IBS Tales Home > About IBS > IBS Treatment
IBS treatment is, unfortunately, a fairly hit and miss affair. The bad news is that there is no easy cure, and in fact there is not really even a set course of treatment. The good news is that most sufferers do find something that helps them, whether it be through a special diet, or a particular medicine, or a supplement, or a combination of several different things.
You may never be completely free of IBS, and you may have to try several things to find something that works for you, but don't stop looking for the IBS treatment that is right for you. On this page I have described some of the main approaches to the treatment of IBS.
Food intolerance is gaining ground as a possible cause for IBS symptoms in many people. Sufferers find that by cutting out particular types of food such as dairy or gluten they reduce their symptoms, or they may find that they have certain 'trigger' foods that always set off symptoms.
One way to find out what foods are hurting you is to follow an exclusion diet, where you gradually cut out different foods for a week or so and see if you feel better. This should be carried out with the help of a nutritionist to make sure you don't end up with a diet that hurts you more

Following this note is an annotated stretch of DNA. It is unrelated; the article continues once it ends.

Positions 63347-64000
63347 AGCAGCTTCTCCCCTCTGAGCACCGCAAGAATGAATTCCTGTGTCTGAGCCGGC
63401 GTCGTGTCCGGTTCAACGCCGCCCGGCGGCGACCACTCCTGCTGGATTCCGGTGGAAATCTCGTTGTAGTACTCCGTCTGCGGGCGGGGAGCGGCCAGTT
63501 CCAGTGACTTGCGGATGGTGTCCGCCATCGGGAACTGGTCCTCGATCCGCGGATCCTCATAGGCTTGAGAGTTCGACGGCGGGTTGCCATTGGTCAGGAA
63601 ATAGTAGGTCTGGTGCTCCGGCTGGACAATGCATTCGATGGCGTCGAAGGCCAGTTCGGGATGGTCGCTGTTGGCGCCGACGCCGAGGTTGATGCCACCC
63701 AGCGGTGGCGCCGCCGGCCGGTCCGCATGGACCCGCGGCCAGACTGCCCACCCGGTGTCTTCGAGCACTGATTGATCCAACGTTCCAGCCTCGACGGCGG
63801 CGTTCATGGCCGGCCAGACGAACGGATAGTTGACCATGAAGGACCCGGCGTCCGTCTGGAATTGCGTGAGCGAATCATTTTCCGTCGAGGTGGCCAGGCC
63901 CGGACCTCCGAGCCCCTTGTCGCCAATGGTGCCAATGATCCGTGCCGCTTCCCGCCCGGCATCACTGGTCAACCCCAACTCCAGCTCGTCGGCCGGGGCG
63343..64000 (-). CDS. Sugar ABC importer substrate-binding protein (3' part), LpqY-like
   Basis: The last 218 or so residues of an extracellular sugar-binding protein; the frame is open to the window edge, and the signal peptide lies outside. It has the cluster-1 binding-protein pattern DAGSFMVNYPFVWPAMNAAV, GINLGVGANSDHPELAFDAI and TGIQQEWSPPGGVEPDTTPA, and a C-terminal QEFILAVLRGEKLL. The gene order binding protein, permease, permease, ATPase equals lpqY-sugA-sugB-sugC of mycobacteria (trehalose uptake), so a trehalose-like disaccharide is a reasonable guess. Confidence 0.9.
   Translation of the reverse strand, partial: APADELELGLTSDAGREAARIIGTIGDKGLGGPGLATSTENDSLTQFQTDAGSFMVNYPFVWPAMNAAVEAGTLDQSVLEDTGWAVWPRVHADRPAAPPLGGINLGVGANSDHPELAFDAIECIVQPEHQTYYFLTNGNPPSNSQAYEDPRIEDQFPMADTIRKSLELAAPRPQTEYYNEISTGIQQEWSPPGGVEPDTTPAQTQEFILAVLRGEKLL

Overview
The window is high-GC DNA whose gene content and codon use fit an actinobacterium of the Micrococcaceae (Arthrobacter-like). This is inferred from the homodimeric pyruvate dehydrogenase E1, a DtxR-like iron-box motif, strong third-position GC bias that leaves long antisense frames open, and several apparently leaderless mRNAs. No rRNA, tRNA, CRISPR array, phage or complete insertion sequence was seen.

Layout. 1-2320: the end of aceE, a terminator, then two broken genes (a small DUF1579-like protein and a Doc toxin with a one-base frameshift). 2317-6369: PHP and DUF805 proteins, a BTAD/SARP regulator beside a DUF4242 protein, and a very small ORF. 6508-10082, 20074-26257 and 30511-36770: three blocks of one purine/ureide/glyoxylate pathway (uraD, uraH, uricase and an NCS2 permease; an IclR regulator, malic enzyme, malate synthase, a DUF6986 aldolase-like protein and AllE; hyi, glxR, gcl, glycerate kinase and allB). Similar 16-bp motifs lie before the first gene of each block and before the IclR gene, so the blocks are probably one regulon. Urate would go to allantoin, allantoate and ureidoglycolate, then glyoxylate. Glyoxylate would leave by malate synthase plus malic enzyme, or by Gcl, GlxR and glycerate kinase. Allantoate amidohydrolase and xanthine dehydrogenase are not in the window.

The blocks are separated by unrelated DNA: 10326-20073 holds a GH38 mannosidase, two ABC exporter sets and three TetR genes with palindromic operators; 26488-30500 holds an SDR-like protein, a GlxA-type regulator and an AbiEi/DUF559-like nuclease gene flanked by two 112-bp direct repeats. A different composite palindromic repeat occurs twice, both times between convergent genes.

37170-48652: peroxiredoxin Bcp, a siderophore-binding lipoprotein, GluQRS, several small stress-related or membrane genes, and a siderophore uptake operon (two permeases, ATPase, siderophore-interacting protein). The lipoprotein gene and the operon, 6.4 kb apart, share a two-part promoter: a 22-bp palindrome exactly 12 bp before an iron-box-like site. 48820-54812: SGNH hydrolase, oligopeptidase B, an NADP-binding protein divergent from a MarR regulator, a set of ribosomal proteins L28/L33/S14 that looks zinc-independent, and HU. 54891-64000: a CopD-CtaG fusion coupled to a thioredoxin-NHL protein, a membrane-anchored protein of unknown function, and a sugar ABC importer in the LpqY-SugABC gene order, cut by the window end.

than it helps!
There are also various food intolerance tests available, which offer to identify what foods affect you by testing your blood, your skin or sometimes even your hair. Some companies are well established and offer case studies and statistics about their success rates, but others seem to offer very little science behind their claims and are probably best avoided. As always, it's important that you ask any company to prove that their treatment methods are based on real evidence, not just on the fact that IBS sufferers are desperate for a cure.
Medicines and drugs
You may be offered various medicines by the doctor. Sufferers are often given anti-spasmodic drugs such as mebeverine to try to calm the spasms in the gut, although the success of these drugs can be limited.
Imodium is a popular drug for diarrhea and is effective, but more for occasional use than as a long-term solution. Laxatives you may be given for constipation include Lactulose and magnesium oxide solution (milk of magnesia). You can also buy laxatives, of course, and there are hundreds available, such as the senna-based laxative Senokot or Exlax. You may find that this type of laxative works well but gives you stomach cramps.
Strong laxatives are not suitable for long-term treatment as they will eventually stop working and cause the bowel to become even more constipated. It is generally considered that milk of magnesia is the gentlest laxative if you really need to take one for a longer period of time, but please be careful.